The Return of the King: Novel Summary: Book VI Chapter 6

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As the hobbits prepare to return to the Shire, Arwen informs Frodo that she and Aragorn will ride with them at least as far as Rohan, for the burial of King Theoden. She also tells Frodo that she has chosen to give up her immorality in order to live the remainder of her life with Aragorn. She offers Frodo her place on the ships of the elves that are sailing into the West from the Grey Havens, if he wishes it: "If your hurts grieve you still and the memory of your burden is heavy, then you may pass into the West, until all your wounds and weariness are healed."
King Aragorn and his company process to Rohan, where Theoden is buried. eomer is hailed as the new king of Rohan; he pronounces "the friendship of the Mark and of Gondor bound with a new bond," that of his sister eowyn's marriage to Faramir. Before they part, eowyn gives to Merry a special horn: "He that blows it at need shall set fear in the hearts of his enemies and joy in the hearts of his friends, and they shall hear him and come to him."
The company returns to Isengard. Treebeard tells Gandalf that Saruman is no longer there; in the Ent's judgment, Saruman could do no harm, and Treebeard was loathe to imprison any living thing for too long. Gandalf hopes that Treebeard is correct, but fears Saruman may still cause harm. Aragorn takes leave of the rest. The remaining company encounters Saruman and Wormtongue on the road home. Again, Gandalf offers Saruman a chance to join them. The defeated wizard, however, remains defiant: "All my hopes are ruined, but I would not share yours." Wormtongue, too, rejects the chance to leave Saruman. Saruman warns the hobbits, "[I]t will serve you right when you come home, if you find things less good in the Southfarthing than you would like."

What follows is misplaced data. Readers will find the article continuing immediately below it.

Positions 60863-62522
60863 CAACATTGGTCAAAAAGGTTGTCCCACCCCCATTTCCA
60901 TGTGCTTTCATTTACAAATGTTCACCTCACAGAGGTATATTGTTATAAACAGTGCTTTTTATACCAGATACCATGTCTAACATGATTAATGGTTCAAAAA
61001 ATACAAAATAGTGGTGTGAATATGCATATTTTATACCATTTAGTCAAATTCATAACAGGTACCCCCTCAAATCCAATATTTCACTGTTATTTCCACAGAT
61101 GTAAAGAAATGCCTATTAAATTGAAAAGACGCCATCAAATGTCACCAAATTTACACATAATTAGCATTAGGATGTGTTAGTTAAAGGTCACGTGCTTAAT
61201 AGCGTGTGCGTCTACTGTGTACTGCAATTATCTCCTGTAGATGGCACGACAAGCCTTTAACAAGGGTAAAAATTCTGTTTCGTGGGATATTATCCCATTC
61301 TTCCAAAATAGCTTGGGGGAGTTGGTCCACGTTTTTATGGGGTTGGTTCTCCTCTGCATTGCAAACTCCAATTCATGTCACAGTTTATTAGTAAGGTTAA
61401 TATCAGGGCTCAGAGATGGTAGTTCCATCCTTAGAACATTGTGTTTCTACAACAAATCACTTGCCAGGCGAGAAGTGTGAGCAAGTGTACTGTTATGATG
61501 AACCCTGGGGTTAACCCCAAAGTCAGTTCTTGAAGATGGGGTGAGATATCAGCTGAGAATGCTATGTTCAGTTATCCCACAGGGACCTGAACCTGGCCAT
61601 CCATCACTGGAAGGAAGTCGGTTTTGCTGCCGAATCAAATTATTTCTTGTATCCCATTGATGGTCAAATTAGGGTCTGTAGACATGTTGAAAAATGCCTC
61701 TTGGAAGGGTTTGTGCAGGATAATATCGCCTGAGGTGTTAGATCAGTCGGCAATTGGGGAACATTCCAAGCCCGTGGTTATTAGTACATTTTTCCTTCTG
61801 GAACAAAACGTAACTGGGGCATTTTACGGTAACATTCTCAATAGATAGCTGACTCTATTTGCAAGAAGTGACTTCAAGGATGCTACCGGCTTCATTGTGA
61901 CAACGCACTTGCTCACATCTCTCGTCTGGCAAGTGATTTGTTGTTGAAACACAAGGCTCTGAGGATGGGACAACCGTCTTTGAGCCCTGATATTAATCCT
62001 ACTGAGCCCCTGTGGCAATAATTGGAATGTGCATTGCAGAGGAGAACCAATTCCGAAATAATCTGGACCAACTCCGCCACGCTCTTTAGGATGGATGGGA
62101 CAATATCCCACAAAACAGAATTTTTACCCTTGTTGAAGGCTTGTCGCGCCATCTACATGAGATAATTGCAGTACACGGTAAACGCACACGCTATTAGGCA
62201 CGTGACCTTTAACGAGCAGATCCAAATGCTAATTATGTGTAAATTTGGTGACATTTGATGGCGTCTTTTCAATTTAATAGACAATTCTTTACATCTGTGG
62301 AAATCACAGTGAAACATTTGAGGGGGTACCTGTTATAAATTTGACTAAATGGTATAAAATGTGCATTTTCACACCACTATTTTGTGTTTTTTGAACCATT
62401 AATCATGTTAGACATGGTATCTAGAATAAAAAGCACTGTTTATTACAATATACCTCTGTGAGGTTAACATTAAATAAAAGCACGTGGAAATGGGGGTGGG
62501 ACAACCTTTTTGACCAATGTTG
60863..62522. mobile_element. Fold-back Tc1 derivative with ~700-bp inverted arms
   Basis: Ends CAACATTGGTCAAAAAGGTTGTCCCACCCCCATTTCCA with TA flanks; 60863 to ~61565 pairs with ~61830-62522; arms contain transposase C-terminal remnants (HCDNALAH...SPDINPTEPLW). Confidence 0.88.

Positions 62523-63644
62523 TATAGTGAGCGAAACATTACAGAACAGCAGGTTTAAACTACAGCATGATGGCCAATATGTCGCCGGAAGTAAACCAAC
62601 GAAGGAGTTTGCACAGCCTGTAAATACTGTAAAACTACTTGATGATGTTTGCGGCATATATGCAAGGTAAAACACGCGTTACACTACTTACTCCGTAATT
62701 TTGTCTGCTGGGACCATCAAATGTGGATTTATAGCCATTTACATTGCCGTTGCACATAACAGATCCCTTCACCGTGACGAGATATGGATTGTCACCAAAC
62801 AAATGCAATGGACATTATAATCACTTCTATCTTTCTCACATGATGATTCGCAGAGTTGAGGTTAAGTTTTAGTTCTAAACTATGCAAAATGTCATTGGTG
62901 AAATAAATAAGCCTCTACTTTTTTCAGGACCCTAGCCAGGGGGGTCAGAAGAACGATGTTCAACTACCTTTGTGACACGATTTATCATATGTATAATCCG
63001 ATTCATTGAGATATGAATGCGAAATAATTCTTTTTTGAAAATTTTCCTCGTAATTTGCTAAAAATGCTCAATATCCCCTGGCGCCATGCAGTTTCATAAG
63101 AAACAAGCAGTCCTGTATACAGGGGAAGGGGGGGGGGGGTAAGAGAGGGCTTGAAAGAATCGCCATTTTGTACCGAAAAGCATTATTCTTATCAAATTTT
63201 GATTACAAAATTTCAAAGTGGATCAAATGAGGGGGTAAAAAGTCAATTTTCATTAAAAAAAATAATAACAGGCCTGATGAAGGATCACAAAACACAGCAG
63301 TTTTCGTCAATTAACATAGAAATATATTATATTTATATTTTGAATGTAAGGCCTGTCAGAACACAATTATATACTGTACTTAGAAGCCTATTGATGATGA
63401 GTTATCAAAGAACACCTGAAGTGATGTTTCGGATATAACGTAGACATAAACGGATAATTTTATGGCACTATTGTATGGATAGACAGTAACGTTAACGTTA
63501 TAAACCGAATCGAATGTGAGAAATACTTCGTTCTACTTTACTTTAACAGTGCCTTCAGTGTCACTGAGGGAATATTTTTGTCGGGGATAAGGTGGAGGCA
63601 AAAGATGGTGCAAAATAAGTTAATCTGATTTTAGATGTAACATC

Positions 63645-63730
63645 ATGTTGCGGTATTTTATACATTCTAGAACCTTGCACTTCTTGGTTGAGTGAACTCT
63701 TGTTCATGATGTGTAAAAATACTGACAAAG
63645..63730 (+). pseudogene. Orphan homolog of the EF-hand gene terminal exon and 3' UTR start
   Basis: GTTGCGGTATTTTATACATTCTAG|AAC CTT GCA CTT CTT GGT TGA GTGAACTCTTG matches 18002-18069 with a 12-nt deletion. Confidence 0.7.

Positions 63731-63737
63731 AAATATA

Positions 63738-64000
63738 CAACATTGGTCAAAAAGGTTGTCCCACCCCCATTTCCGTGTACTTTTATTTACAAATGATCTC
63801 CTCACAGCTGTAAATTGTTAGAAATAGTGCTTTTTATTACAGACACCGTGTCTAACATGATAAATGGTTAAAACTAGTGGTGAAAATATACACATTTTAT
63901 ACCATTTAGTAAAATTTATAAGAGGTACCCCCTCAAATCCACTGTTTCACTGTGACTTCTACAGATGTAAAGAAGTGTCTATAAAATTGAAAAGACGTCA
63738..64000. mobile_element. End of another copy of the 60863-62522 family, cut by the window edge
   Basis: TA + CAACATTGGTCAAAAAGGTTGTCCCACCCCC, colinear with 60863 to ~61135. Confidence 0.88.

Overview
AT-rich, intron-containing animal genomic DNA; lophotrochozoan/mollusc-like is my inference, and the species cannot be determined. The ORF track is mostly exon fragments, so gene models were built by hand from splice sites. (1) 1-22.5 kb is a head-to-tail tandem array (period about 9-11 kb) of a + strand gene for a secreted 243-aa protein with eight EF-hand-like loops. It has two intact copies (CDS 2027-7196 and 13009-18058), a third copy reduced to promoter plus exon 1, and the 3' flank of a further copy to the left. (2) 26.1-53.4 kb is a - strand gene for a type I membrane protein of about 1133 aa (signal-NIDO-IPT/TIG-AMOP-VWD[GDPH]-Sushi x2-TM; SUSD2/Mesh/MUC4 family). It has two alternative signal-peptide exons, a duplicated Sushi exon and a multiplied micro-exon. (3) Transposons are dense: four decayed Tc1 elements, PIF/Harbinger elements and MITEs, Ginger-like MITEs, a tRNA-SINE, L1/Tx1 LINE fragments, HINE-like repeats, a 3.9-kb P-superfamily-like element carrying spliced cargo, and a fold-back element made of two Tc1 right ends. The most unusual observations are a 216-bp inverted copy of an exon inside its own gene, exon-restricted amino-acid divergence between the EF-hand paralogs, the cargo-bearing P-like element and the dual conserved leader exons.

The company eventually arrives in Rivendell, where they are reunited with Bilbo. Bilbo bequeaths his book to Frodo, telling him that he must write the end of the story that he began.
The promise of healing in the West for Frodo echoes, among other literary sources, the Arthurian legends. Just as King Arthur is carried away to Avalon to be healed of his grievous wounds, so will Frodo sail into the West to heal, not only the physical but also the mental and emotional wounds that the quest to destroy the Ring has inflicted upon him. Frodo's passing also further develops Tolkien's theme of passing and the transitory nature of life. Even though the characters seemed to have reached a happy-indeed, euctatastrophic-ending at this point in the book, it is the very nature of eucatastrophe that it does not last. As Tolkien explained in "On Fairy-Story," eucatastrophe is a non-permanent glimpse or hint of a more permanent "happy ending" to come.
Note the stylistic passage in which Tolkien also develops the theme of the world's passing in this chapter: he describes the travelers, who have stopped for the night, in terms highly reminiscent of the pekel-men. Like those carved, stone figures, the characters of Tolkien's tale are quickly becoming "memorials of forgotten things now lost in unpeopled lands."

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